Top tips on choosing an executive coach

As part of a series on coaching, we’re asking leaders and coaches for their advice and top tips on how to choose an executive coach.

First up is  Gary Buxton MBE, Manchester based Executive Coach, on working out what you actually need and the questions to ask to get the best coach for your career aspirations.

Check the assumption

So, you’re thinking about getting an executive coach? You’ve taken a quick look online and now you’re wondering which one to choose?  Here’s a guide on how to select the right coach for you.

First of all, is coaching really the right thing? The International Coaching Federation has developed a brilliant flow chart which will take you around various questions to identify which of the following might be the best fit:

  • Coaching
  • Consulting
  • Mentoring
  • Psychotherapy
  • Training

Once you’re confident that coaching is the right solution, you can get moving on selecting your coach.

Chemistry with your coach

One fundamental part of coaching is that you have ‘chemistry’ with the coach.  This is something you, and only you, can decide. Chemistry is a fusion of unquantifiable things that will help you to connect, trust and have confidence in the coaching experience.

Nearly all coaches will offer a free chemistry session so you can explore this in a little more detail.  The chemistry session is a good time to ask your prospective Coach about their style, experience and impact.  Don’t be afraid to have a chemistry session with a couple of different coaches to see which one feels right.

Coaching qualifications and accreditation

Coaching is currently a self-regulated industry and the professionals working in the field are diverse.  Knowing your coach is qualified brings the reassurance needed to gain the most impact from coaching.

In addition to qualifications, continued professional development and membership of a professional body are the gold standard in coaching. Look for coaches who are members of either the International Coaching Federation, or the European Mentoring and Coaching Council.

These coaches will be working to the highest professional standards and keeping their practice fresh with the latest research.  Coaching is built on the scientific foundations of psychology and counselling and those with an academic background in these fields can bring additional depth to the coaching experience.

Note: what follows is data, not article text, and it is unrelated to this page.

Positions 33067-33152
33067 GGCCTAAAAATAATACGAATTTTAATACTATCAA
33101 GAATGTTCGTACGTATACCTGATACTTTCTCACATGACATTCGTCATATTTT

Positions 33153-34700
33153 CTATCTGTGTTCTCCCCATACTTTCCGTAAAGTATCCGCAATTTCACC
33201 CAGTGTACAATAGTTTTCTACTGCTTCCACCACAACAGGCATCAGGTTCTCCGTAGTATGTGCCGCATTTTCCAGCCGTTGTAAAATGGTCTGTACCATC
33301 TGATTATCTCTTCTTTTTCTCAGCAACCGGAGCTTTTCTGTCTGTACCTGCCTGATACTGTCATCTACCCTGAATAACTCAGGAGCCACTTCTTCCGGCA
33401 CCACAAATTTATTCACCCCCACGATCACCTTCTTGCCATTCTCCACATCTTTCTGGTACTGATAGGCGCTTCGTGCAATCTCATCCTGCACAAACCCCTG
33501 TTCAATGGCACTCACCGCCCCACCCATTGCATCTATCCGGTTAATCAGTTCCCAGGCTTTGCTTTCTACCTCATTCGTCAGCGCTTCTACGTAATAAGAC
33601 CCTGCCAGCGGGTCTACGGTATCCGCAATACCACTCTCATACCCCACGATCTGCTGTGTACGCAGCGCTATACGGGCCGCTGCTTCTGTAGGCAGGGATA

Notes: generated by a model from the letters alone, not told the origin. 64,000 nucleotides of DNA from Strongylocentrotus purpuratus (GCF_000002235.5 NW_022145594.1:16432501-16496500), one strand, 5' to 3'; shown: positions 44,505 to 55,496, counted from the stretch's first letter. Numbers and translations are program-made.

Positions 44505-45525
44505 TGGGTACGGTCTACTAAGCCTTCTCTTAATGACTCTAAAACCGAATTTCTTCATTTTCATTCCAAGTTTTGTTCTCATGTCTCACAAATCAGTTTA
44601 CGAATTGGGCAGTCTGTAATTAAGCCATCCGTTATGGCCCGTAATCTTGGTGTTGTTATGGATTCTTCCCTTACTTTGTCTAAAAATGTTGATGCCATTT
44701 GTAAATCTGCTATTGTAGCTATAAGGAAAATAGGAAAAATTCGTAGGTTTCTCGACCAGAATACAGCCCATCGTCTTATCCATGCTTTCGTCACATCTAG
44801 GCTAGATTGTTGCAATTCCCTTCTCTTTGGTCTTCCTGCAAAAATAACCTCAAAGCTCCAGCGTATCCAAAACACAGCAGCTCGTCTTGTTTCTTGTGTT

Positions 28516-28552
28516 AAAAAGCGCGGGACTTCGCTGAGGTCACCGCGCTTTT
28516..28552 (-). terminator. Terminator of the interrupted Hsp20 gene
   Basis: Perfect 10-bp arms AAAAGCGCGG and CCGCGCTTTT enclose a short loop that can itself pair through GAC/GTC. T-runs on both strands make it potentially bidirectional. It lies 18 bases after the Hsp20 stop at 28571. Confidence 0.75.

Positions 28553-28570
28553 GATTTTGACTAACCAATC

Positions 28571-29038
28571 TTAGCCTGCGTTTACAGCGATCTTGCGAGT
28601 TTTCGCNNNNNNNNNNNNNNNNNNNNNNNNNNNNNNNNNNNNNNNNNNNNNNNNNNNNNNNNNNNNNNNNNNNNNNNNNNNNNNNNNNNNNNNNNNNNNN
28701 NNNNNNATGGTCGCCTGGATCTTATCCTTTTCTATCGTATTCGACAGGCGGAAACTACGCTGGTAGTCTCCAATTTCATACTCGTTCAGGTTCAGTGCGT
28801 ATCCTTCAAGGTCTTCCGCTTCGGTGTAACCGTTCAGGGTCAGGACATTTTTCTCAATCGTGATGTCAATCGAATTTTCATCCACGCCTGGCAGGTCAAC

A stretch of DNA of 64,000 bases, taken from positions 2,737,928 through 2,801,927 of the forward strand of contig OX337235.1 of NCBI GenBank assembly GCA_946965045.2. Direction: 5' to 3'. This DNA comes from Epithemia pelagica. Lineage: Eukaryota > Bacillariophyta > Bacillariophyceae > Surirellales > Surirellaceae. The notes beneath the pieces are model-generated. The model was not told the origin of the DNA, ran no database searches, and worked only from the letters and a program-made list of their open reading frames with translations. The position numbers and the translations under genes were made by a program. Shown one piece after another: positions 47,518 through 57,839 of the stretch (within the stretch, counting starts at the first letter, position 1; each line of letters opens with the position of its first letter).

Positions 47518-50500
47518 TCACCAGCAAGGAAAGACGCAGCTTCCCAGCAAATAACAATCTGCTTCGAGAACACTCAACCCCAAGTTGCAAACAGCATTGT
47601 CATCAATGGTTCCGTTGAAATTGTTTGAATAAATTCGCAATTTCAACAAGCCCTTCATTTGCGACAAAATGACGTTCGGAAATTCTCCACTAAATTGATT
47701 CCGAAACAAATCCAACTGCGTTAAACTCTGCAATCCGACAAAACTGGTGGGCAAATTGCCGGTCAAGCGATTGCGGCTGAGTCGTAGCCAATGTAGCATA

Shared sector experience?

There are two schools of thought with experience and you will need to be the judge as to what feels right for you. Are you looking for the emphasis to be on familiarity or fresh thinking? Some people are keen to have a coach who has worked in the same industry or at the same level.

Having a shared experience offers familiarity, shared language and a way to quickly build rapport and credibility.

Others prefer to be coached by someone who has minimal experience of their sector, but is an incredible coach who asks all those disrupting but fundamental questions that others might omit by bringing a fresh perspective or sounding board to your situation.

Ultimately, a good coach is going to add value to you by asking great questions and using their intuition to identify the key blockers and enablers.

Researching your coach – testimonials and impact

Getting a coach is an investment of your time and money.  Doing some due diligence on the coach will give you assurance that you are investing wisely. Ask for testimonials or case studies.  Ask the coach about their successes and the impact that they’ve seen with their clients.

A coach will typically have a wide range of clients, who have faced all manner of issues, so asking for examples specific to your goals for coaching will help you to understand what being coached by this person might be like. Checking out a coach’s LinkedIn updates and recommendations is also a great source of insight.

Eight good questions to ask a coach when you meet them:

  1. How did you become a coach?
  2. Tell me about your professional experience?
  3. How would you describe your coaching style?
  4. What happens in a typical coaching session?
  5. What is your approach to confidentiality and ethics?
  6. How do you measure the impact of your coaching?
  7. Can you give me an example of a coaching success story?
  8. What kind of clients do you have the most success with?

Coaching can be one of the most powerful professional experiences available to leaders and managers.

Getting it right with the above ingredients should be a great start to a productive and personalised exploration of how to be brilliant!

Good luck!